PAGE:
The heartbroken parents of a two-day-old baby who died after a needless operation today described the horror of their son ‘arriving home in a coffin’.
Paul Mitchelhill died in his mother’s arms following risky abdominal surgery carried out by a doctor who wanted to ‘prove a point’.
A coroner concluded that failings by surgeon Emmanuel Towuaghanste ‘directly contributed’ to his death and the inquest heard he should have acted more ‘conservatively’.
And his devastated parents, Paul and Irene Mitchellhill, have today revealed the agony of their loss which continues to leave a ‘void’ in their lives almost five years on.
Speaking after the inquest, the couple, from Carlisle, Cumbria, said: ‘Paul died the day after his surgery and we came home without our son, having only held him for the first time as he was dying.
‘We faced the horror of losing our first baby boy and the trauma of him arriving home in a coffin.’
Paul and Irene Mitchelhill (pictured at their son’s inquest hearing) have said they had to face the horror of their baby son arriving home in a coffin
The hearing at Newcastle Civic Centre was told how the surgery was ‘not urgent’ and Paul’s death was ‘avoidable’.
But Mr Towu, 62, took the decision within hours of Paul’s arrival at the Great North Children’s Hospital in Newcastle on October 21, 2013, to operate on a defect known as an exomphalos major – rather than wait to find out more.
But an expert witness suggested the locum surgeon, who had been at the hospital for only a month, was trying to ‘prove a point’ by carrying out the surgery.
Paediatric surgeon Bruce Jeffray, who now heads the department, told the hearing he had seen just six cases of exomphalos major in his 20 years experience.
Mr Jeffray said he would have treated the condition ‘conservatively’ and would not have elected to perform emergency surgery on the new-born child.
Instead, he would have wrapped the defect in bandages and handed the baby to his mother as he was at no immediate risk, the inquest heard.
He added: ‘I think this was an avoidable death.’
Mr Jeffray described compartment syndromes as ‘disastrous’, adding: ‘You have converted a stable situation into uncontrolled chaos.’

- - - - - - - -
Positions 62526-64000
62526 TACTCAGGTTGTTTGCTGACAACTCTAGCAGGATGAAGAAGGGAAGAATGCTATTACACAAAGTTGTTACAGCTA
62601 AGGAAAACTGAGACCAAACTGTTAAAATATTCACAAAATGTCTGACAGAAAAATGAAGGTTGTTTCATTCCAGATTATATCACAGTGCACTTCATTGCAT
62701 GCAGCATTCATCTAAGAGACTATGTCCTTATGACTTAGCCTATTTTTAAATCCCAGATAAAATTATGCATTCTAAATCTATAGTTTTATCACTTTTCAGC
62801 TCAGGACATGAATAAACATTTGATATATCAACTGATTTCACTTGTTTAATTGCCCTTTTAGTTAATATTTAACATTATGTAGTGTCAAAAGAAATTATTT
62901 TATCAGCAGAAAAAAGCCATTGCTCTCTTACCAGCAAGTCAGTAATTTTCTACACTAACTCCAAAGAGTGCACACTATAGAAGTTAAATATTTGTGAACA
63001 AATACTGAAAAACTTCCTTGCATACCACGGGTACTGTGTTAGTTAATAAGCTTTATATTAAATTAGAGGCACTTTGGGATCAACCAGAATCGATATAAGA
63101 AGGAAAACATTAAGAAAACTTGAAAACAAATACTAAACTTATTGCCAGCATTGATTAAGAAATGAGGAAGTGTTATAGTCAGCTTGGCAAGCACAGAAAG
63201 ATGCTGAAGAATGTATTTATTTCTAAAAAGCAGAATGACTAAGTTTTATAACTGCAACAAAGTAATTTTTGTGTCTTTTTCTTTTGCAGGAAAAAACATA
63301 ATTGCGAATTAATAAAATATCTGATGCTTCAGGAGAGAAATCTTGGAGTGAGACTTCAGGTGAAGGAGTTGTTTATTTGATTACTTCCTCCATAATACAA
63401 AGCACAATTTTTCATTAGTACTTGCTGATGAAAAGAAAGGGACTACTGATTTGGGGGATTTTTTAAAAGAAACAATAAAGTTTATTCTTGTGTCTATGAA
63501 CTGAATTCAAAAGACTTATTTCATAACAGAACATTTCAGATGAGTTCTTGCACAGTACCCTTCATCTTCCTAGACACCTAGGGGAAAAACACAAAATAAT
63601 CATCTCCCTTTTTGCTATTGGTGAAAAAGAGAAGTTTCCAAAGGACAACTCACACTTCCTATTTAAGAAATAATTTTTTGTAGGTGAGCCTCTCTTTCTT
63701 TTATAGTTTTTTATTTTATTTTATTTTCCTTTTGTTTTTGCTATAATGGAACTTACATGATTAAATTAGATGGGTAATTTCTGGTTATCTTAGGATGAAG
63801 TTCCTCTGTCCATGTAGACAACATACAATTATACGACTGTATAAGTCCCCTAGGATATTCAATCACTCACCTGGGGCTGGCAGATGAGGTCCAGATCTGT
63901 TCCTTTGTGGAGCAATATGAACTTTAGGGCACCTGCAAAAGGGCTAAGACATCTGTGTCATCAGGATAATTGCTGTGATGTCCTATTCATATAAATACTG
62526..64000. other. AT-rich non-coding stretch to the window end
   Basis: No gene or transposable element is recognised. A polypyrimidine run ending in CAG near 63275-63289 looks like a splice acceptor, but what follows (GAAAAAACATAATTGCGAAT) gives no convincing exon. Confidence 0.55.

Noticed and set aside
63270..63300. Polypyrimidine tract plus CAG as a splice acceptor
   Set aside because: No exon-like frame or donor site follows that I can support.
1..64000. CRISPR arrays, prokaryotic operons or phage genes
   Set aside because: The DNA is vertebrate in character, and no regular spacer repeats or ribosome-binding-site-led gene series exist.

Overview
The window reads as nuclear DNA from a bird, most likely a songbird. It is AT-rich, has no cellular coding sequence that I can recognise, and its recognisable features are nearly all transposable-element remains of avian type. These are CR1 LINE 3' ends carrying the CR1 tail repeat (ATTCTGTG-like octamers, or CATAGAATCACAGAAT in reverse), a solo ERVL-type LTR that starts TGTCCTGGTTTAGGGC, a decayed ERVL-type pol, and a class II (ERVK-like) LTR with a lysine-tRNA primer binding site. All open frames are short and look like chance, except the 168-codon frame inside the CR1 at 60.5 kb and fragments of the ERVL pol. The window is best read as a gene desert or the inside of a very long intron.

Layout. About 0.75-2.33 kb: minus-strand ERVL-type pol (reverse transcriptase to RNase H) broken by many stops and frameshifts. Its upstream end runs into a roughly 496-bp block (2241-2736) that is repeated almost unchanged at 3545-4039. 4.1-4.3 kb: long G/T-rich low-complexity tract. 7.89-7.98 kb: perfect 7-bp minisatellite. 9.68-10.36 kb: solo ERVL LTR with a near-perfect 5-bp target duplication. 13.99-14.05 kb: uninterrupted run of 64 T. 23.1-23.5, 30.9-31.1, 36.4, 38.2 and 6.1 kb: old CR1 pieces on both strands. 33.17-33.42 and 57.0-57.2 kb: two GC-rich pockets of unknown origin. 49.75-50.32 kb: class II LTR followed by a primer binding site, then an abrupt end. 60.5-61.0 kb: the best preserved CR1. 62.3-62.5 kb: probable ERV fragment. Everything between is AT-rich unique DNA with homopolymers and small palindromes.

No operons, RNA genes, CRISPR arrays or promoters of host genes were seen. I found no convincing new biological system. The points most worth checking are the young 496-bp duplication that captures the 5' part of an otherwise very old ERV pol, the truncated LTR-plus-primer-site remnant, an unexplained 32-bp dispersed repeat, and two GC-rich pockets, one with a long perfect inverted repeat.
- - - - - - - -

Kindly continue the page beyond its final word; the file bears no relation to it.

Simon Huddart, a retired paediatric surgeon, also told the hearing: ‘A locum surgeon of one month as a consultant and performing this surgery has a feeling of trying to prove a point.
‘Seeing an operation is not the same as doing the operation, I watched my dad drive for 17 years – it doesn’t mean I could drive.’
The inquest heard his parents were not consulted ahead of the operation and Mr Towu did not discuss the decision with permanent medical colleagues ahead of the operation.
Surgery was undertaken to close a 7cm gap in his abdomen, but he quickly showed worrying symptoms of Abdominal Compartment Syndrome (ACS) due to a complication.
Expert surgeons told the four-day hearing that they would not have operated immediately, and the court heard opportunities to save his life were missed in the hours after the operation went wrong.
Police were called in and launched a manslaughter investigation on the basis Mr Towu had been grossly negligent, but no criminal action was taken against him.
Coroner Karen Dilks recorded a narrative verdict at the inquest at Newcastle Coroner’s Court on Thursday.
Paul Mitchelhill (pictured) died in his mother’s arms in 2013 following abdominal surgery
The family statement continued: ‘As a result of the failure by Mr Towu to recognise how sick Paul was, nothing was done until it was too late.
‘Paul died the day after his surgery and we came home without our son having only held him for the first time as he was dying.
‘We faced the horror of our losing our first baby boy and the trauma of him arriving home in a coffin.
‘We hope lessons have been learned as a result of Paul’s death and are pleased to note that the Trust has put measures into place to make it easier for others to challenge other colleague’s decisions and in particular locum staff.
‘We have received an immense amount of support and love from our family and friends.